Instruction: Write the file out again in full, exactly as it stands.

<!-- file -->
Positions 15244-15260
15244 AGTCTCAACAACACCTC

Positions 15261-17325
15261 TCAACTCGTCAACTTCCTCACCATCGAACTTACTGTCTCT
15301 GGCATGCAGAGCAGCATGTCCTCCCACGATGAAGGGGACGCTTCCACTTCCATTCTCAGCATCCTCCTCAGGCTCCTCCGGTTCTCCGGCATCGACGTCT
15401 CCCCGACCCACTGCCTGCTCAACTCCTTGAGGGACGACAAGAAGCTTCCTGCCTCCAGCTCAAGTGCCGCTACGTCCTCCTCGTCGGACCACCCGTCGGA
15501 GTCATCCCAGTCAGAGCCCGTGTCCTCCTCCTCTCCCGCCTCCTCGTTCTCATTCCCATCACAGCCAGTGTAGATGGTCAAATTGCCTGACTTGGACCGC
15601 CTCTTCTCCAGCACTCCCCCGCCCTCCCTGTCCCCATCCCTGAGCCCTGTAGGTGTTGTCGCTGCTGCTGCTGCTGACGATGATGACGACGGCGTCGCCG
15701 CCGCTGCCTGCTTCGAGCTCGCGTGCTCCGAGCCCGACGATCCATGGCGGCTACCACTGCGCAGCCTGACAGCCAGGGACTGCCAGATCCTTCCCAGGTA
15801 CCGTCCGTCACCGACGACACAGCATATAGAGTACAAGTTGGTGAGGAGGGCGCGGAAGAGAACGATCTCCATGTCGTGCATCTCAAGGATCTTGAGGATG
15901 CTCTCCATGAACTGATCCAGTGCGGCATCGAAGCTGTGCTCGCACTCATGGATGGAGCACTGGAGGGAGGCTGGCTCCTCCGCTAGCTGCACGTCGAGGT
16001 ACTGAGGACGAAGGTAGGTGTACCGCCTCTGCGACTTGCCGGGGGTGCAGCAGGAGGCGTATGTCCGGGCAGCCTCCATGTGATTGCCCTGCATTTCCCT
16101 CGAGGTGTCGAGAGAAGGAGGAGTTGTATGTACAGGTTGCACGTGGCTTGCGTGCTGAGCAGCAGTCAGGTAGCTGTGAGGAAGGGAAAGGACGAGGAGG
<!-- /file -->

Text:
Positions 15244-15260
15244 AGTCTCAACAACACCTC

Positions 15261-17325
15261 TCAACTCGTCAACTTCCTCACCATCGAACTTACTGTCTCT
15301 GGCATGCAGAGCAGCATGTCCTCCCACGATGAAGGGGACGCTTCCACTTCCATTCTCAGCATCCTCCTCAGGCTCCTCCGGTTCTCCGGCATCGACGTCT
15401 CCCCGACCCACTGCCTGCTCAACTCCTTGAGGGACGACAAGAAGCTTCCTGCCTCCAGCTCAAGTGCCGCTACGTCCTCCTCGTCGGACCACCCGTCGGA
15501 GTCATCCCAGTCAGAGCCCGTGTCCTCCTCCTCTCCCGCCTCCTCGTTCTCATTCCCATCACAGCCAGTGTAGATGGTCAAATTGCCTGACTTGGACCGC
15601 CTCTTCTCCAGCACTCCCCCGCCCTCCCTGTCCCCATCCCTGAGCCCTGTAGGTGTTGTCGCTGCTGCTGCTGCTGACGATGATGACGACGGCGTCGCCG
15701 CCGCTGCCTGCTTCGAGCTCGCGTGCTCCGAGCCCGACGATCCATGGCGGCTACCACTGCGCAGCCTGACAGCCAGGGACTGCCAGATCCTTCCCAGGTA
15801 CCGTCCGTCACCGACGACACAGCATATAGAGTACAAGTTGGTGAGGAGGGCGCGGAAGAGAACGATCTCCATGTCGTGCATCTCAAGGATCTTGAGGATG
15901 CTCTCCATGAACTGATCCAGTGCGGCATCGAAGCTGTGCTCGCACTCATGGATGGAGCACTGGAGGGAGGCTGGCTCCTCCGCTAGCTGCACGTCGAGGT
16001 ACTGAGGACGAAGGTAGGTGTACCGCCTCTGCGACTTGCCGGGGGTGCAGCAGGAGGCGTATGTCCGGGCAGCCTCCATGTGATTGCCCTGCATTTCCCT
16101 CGAGGTGTCGAGAGAAGGAGGAGTTGTATGTACAGGTTGCACGTGGCTTGCGTGCTGAGCAGCAGTCAGGTAGCTGTGAGGAAGGGAAAGGACGAGGAGG